Wiped Out: From Major Grant to Drained Bank Accounts
Congratulations—you have just been named the recipient of some much-needed and well-deserved funding!
The bad news? Well, now you need to be on high alert for cyber scams. That press release listing you as a recipient of a major award may have put a bullseye on your back. Your name and the award have probably landed you on the radar of some hackers.
But before your eyes glaze over and you think this is just another overblown warning: this has already happened to other organizations like yours. Some of them were wiped out within weeks of receiving huge grants that were about to transform their world. In 2016 after raising millions of dollars for the Standing Rock Sioux Native American tribe protests, a quarter million dollars was inadvertently wired by the political non-profit Our Revolution to scammers who posed as trusted business vendors. In 2017, Save the Children was phished into sending $997,400 to a scammer. The most recent victims are keeping the incidents confidential, as you can imagine.
Even if you haven’t (yet) received that kind of windfall, it’s important to know these various types of scams continue to make their way through the nonprofit world as well as the for-profit.
There’s good news though: there are three steps you can take to protect yourself, and they don’t require you to find extra money to hire an IT consultant.
Not a Masters in Fine Arts, but the other MFA: Multi-Factor Authentication. This is the security measure used by financial and other websites to send you a code on your cell phone before you can log in. Does this kind of security seem like a pain? Maybe, and sometimes it actually is, but think of the pain of having your accounts wiped out or getting locked out of your essential business operations. Also, where possible or when given a choice, go with the Google Authenticator or similar app-based authentication codes as opposed to text or email message-based codes.
Don’t stop protecting your own accounts though. Ask your partners, vendors, advisors, and even donors to do the same as soon as possible. It’s an interconnected world, and the account that you are linked to for an automatic payment could be the one that leaves an open door for hackers. Any communications system such as email, Slack, or chat could be a risk, in addition to your financial and accounting systems, and your banks.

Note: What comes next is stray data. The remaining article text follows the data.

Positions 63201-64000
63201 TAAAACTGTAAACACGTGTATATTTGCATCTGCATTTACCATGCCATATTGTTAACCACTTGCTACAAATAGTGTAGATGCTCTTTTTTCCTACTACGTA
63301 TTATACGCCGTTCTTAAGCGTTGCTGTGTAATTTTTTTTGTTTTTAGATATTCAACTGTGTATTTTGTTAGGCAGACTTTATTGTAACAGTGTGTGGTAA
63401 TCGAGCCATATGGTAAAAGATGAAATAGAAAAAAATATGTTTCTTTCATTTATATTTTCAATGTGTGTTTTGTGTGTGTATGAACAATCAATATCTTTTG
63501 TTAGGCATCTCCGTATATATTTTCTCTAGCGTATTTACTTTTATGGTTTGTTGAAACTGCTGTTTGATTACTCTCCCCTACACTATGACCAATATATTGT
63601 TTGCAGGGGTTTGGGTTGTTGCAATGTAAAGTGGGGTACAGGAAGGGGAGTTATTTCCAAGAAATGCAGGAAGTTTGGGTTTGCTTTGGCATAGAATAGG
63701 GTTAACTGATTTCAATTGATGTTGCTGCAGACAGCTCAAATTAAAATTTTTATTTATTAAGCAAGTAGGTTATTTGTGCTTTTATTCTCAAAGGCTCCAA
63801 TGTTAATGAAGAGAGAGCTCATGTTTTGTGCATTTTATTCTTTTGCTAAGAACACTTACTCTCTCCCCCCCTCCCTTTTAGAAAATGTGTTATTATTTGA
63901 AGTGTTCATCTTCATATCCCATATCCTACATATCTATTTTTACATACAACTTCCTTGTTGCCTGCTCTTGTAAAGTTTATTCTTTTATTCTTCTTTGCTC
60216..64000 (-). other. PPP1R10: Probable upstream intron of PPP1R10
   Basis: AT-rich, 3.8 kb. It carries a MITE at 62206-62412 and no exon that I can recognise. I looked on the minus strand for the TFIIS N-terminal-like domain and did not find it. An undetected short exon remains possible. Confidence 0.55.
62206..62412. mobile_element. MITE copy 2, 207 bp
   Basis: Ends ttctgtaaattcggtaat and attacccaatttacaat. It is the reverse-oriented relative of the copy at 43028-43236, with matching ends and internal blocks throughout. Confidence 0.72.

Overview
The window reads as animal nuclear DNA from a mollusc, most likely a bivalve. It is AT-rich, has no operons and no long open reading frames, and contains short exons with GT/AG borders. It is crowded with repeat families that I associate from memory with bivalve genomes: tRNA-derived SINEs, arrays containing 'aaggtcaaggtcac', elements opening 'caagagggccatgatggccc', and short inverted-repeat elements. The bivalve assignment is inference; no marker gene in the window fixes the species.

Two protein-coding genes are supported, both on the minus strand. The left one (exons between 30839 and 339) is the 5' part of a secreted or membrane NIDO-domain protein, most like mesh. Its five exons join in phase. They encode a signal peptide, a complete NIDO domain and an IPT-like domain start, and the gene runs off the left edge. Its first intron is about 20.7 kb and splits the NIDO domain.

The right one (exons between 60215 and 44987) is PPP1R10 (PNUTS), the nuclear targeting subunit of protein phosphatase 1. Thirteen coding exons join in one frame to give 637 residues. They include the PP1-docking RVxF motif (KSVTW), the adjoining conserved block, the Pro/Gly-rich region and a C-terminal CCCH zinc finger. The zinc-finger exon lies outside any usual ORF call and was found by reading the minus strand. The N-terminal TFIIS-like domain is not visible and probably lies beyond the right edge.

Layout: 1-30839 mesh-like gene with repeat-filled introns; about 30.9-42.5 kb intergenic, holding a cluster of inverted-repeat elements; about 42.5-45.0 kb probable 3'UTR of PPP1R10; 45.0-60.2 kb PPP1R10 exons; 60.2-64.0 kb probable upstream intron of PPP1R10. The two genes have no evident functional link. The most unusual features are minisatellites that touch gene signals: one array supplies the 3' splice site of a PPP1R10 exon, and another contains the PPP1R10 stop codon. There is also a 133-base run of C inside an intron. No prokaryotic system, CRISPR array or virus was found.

Contact Info and Security Word
Collect contact info for the authorized contacts of your vendors, your advisors, and your partners, ideally during a call or video meeting—not in an email. Get a cell phone, work phone, WhatsApp, or Signal contact info—and don't allow it to be changed without verbal confirmation. Especially for donors and significant financial partners, create a code word you share and agree to include in any information update requests.
There’s a reason that websites ask you for those annoying and obscure details like the name of your 7th-grade science teacher (no offense, Mrs. Martinez). Hackers can find a lot of personal information online (um, yes Facebook, thanks for telling the whole world the name of your cat), so look for something that would never be online and that you don’t plan on announcing online, ever.
Even with social media accounts that are set to “private,” most people are overconfident in the privacy that exists online. Move around in the digital world as if you have no privacy at all (because in many cases you don’t) and treat your personal information accordingly.
Outbound Calls Only
Here is a really big tip: don’t change anything or say yes to anything on an inbound call or through text. Don’t give any information in response to an email query (phishing scams are a lot more sophisticated these days than the old “wire me some money” spam). Confirm all wire/ACH transactions via an outbound phone call to one of those pre-collected contact numbers above. Do not accept an inbound call for verification, and never click on links sent via text even if they look legitimate. If your bank ever does need to verify any account activity, that message will be waiting for you when you log into your account, or when you call their customer service line.
In short, just make it a habit to never click any links or give any personal information from an inbound call, email, or even a mailed letter (scammers are going old-school these days).
All this work may seem like a lot to deal with, but it’s nothing compared to dealing with what security professionals call the “attack pattern.”
a. Your organization receives funding
b. Your organization is infiltrated
c. Your organization is scammed through payment fraud
You know how much work went into getting those funds in the first place, so consider the advice of security folks. They have a saying: there are two kinds of people. People who have secure processes in place, and people who are going to wish they did.
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